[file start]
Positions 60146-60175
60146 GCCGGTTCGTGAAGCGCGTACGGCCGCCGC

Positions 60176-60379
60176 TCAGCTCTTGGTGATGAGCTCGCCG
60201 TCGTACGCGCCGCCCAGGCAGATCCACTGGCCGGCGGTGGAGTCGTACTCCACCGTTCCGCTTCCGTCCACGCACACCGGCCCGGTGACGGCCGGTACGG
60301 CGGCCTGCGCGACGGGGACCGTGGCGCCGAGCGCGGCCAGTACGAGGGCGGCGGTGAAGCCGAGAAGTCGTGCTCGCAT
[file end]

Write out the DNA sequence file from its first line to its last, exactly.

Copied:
Positions 60146-60175
60146 GCCGGTTCGTGAAGCGCGTACGGCCGCCGC

Positions 60176-60379
60176 TCAGCTCTTGGTGATGAGCTCGCCG
60201 TCGTACGCGCCGCCCAGGCAGATCCACTGGCCGGCGGTGGAGTCGTACTCCACCGTTCCGCTTCCGTCCACGCACACCGGCCCGGTGACGGCCGGTACGG
60301 CGGCCTGCGCGACGGGGACCGTGGCGCCGAGCGCGGCCAGTACGAGGGCGGCGGTGAAGCCGAGAAGTCGTGCTCGCAT